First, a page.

What a difference a couple of decades make.

In the quicksilver world of consumer electronics retailing, where 19 years ago may as well have been the 19th century, the CE dealer landscape was an alternate universe of sorts. RadioShack was the 600-pound gorilla in electronics, with close to $3 billion in sales, while Kmart was the No. 2 player with $2.3 billion in CE revenue.

And what of Best Buy, today's $24 billion retail behemoth? Back in 1987, Dick Schulze's baby was still flexing its regional muscles, and the 40-store, eight-state chain trailed Crazy Eddie, Macy's and Curtis Mathes (!) as the 17th largest CE chain.

This yellowed industry snapshot of the late 1980s playing field comes courtesy of TWICE's first-ever Retail Registry of Leading Retailers, published in March 1988 based on prior-year sales and produced in partnership with, of all entities, People Magazine. Unlike its current incarnation, the annual TWICE Top 100 CE Retailers Report, the debut effort featured only 89 retailers, as it was designed to include all CE retailers with sales of $45 million or more, and all video software specialty stores selling $40 million or more.

Back then, total sales for TWICE's Top 89 was $19.6 billion, or just under half of all CE sales at retail. By contrast, the 89 largest CE dealers in 2005, as reported in this year's Top 100, enjoyed a slight up-tick: $108.1 billion in sales, or 78 percent of all CE sales at retail — and that's excluding video software.

Interestingly, only 87 of today's retailers would have qualified for inclusion under the old rules.

Aside from the tremendous volume growth the industry experienced over the past 19 years, and the greater concentration of sales power among fewer dealers, there also transpired profound changes in where CE products are sold, and by whom.

According to the TWICE/People Magazine study, white- and brown-goods specialty chains still commanded the lion's share of sales in 1987, with about one-fourth of all registry volume, or $10.1 billion worth of product, flowing through the channel. Mass merchants, led by Kmart, Sears, Montgomery Ward and, trailing in ninth place, Wal-Mart, accounted for 18 percent of registry volume, or $7.1 billion in CE goods.

The third-largest channel for CE sales in those pre-Internet days was catalog showrooms, represented by Best Products, Consumer Distributing and, ranked fifth with $1 billion in CE sales, Service Merchandise, which together had a 3.9 percent market share, followed by department stores with a 2.2 percent share.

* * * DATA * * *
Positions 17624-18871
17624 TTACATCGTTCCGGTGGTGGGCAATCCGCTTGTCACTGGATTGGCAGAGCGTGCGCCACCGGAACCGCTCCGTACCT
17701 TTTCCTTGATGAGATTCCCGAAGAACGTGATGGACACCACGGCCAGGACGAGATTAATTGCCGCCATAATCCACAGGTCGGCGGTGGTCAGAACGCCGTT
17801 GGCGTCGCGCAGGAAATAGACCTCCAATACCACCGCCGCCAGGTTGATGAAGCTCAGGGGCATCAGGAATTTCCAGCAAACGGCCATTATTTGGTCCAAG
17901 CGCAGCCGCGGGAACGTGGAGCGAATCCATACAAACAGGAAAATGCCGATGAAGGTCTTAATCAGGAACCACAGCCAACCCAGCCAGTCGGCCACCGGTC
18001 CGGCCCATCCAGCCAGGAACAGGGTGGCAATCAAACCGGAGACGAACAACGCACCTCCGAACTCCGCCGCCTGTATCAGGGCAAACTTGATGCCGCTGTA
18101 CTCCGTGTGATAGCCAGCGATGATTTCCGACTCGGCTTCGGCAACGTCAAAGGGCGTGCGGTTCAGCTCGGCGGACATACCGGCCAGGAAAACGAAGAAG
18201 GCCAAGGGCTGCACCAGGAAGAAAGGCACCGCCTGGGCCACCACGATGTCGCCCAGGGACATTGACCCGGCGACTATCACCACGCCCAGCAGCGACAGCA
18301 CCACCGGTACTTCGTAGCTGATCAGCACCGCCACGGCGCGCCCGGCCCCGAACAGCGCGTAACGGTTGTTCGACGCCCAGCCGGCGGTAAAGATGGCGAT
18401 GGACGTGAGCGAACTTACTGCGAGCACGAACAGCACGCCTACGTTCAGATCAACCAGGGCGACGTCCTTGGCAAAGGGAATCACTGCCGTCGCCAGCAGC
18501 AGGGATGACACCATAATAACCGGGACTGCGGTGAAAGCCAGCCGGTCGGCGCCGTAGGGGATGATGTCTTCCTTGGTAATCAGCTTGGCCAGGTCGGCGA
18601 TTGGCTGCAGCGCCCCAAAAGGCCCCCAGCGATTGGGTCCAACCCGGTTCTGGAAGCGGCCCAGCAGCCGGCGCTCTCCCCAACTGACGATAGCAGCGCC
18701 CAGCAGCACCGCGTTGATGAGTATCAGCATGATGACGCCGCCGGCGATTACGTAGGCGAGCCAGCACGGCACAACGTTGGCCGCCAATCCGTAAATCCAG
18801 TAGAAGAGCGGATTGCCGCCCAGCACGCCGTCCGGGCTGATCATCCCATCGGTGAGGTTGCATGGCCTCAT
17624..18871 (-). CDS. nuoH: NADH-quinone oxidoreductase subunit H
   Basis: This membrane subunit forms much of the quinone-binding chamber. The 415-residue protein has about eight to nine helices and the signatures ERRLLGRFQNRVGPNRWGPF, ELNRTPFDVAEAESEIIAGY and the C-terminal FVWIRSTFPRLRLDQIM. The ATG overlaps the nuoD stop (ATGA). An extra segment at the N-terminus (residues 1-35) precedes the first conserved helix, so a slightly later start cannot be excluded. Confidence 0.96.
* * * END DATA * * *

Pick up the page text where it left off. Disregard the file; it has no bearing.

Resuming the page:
How does channel distribution differ today? Over the years, market share for CE/majap and mass merchant chains has remained fairly consistent, with the former claiming 26.8 percent of all Top 100 sales in 2005, while the latter accounted for 20.3 percent. What's changed since 1987 was a refinement in TWICE's methodology, which resulted in the addition of a separate CE-only classification for retailers, who pulled down 19.5 percent of Top 100 sales.

Also impacting channel sales was the advent of e-commerce and the evolution of the personal computer. Thanks to e-tailing, consumer direct sales now represent 13.6 percent of CE sales, while computer and home office stores together account for nearly 11 percent of volume.

Most striking about the inaugural TWICE/People ranking is the number of businesses that are no longer among the living, or the wild reordering of those that are (see list above). Among the Top 10, the aforementioned Service Merchandise, Montgomery Ward and Best Products, as well as Highland and Silo, have each gone the way of the crystal radio.

Conversely, Price Company, which ranked 19th on the 1988 list, would later crack the Top 10 in its current incarnation as Costco. Also pulling themselves up by the bootstraps was BrandsMart (85th then, 26th now); hhgregg (going from 79th to 24th, and losing its punctuation and capital letters in the process); J&R Music World (rising from 65th place to 34th); and P.C. Richard & Son (shifting from 42nd to 23rd).

Yet the more things change, the more they stay the same. Sears and Wal-Mart have stayed Top 10 CE retailers, and RadioShack has steadfastly remained in the top five. Similarly, Circuit City has barely budged, moving from fourth place to third over the ensuing 17 years — albeit increasing its annual revenue 11-fold.







Release Date: 
2006-08-28 06:00:00
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Abstract Web: 
What a difference a couple of decades make. In the quicksilver world of consumer electronics retailing, where 19 years ago may as well have been the 19th century, the CE dealer landscape was an alternate universe of sorts. RadioShack was the 600-pound gorilla in electronics, with close to $3 billion in sales, while Kmart was the No.
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